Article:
“Yoga: The Art of Transformation,” the first exhibition about the visual history of yoga explores yoga’s rich diversity and historical transformations during the past 2,000 years. These programs are made possible in part due to the Smithsonian’s first major crowdfunding campaign, “Together We’re One.” Launched in May 2013, the campaign raised more than $174,000 over 6 weeks to support public programs, yoga classes in the galleries, and an exhibition catalogue, as well as the behind-the-scenes aspects of the exhibition.
Opening on October 19th and on view through Jan. 26, 2014, “The Art of Transformation” examines yoga’s fascinating meanings and histories through more than 130 objects from 25 museums and private collections in India, Europe and the U.S. Highlights include three monumental stone yogini goddesses from a 10th-century south Indian temple, reunited for the first time, 10 folios from the first illustrated compilation of asanas (yogic postures) making their U.S. debut, and a Thomas Edison film, Hindoo Fakir (1906), the first movie produced about India.
“This exhibition looks at yoga’s ancient roots, and how people have been trying to master body and spirit for millennia,” saidJulian Raby, The Dame Jillian Sackler Director of the Arthur M. Sackler Gallery and Freer Gallery of Art. “By applying new scholarship to both rarely seen artworks and recognized masterpieces, we’re able to shed light on practices that evolved over time—from yoga’s ancient origins to its more modern emergence in India, which set the stage for today’s global phenomenon.”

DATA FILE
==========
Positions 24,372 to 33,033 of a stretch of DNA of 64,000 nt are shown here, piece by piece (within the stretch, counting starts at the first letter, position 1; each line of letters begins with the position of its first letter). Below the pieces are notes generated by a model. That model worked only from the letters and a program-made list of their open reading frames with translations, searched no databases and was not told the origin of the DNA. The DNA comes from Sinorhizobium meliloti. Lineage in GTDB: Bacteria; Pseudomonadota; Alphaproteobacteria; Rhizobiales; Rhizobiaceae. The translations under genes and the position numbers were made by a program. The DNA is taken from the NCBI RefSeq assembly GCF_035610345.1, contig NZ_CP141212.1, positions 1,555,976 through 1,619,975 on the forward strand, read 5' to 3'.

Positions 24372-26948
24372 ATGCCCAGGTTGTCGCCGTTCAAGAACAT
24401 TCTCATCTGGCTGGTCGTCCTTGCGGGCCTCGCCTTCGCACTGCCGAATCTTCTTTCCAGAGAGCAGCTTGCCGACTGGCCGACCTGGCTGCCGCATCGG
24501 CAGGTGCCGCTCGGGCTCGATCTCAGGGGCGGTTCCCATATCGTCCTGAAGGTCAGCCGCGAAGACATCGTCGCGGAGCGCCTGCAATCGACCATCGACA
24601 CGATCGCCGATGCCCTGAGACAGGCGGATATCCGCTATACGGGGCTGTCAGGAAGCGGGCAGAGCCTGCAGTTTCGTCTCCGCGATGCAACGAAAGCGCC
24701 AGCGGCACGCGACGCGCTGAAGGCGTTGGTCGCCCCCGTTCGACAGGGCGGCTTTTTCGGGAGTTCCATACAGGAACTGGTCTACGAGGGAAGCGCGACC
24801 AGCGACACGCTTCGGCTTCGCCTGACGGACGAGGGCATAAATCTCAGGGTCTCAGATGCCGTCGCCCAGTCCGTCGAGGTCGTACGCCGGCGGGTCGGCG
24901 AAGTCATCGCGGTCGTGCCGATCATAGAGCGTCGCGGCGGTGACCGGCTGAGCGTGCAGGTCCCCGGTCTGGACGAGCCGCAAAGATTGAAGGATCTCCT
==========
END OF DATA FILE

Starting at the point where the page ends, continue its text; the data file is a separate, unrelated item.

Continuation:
A free public festival, “Diwali and the Art of Yoga,” Saturday, Oct. 26, will mark both the opening of the exhibition and Diwali, the Indian festival of lights. Visitors can discover exhibition highlights through spotlight tours, play games from across Asia, attempt intricate rangoli (rice powder) drawings and make their own yoga-inspired art in hands-on workshops. Indian classical musician K. Sridhar will demonstrate the yoga of sound, and storyteller Surabhi Shah will share tales of Indian deities. Free yoga classes will be offered throughout, and the day will conclude with a traditional lamp-lighting ceremony and a classical Indian music concert.
Following its Washington, D.C., debut, “The Art of Transformation” will travel to the San Francisco Asian Art Museum (Feb. 21–May 25, 2014) and the Cleveland Museum of Art (June 22–Sep. 7, 2014).
Additional support for the exhibition is provided by the Friends of the Freer|Sackler, Whole Foods Market, Art Mentor Foundation Lucerne, the Alec Baldwin Foundation, the Ebrahimi Family Foundation, IndiaTourism, Catherine Glynn Benkaim, media partner Yoga Journal and “Together We’re One” donors.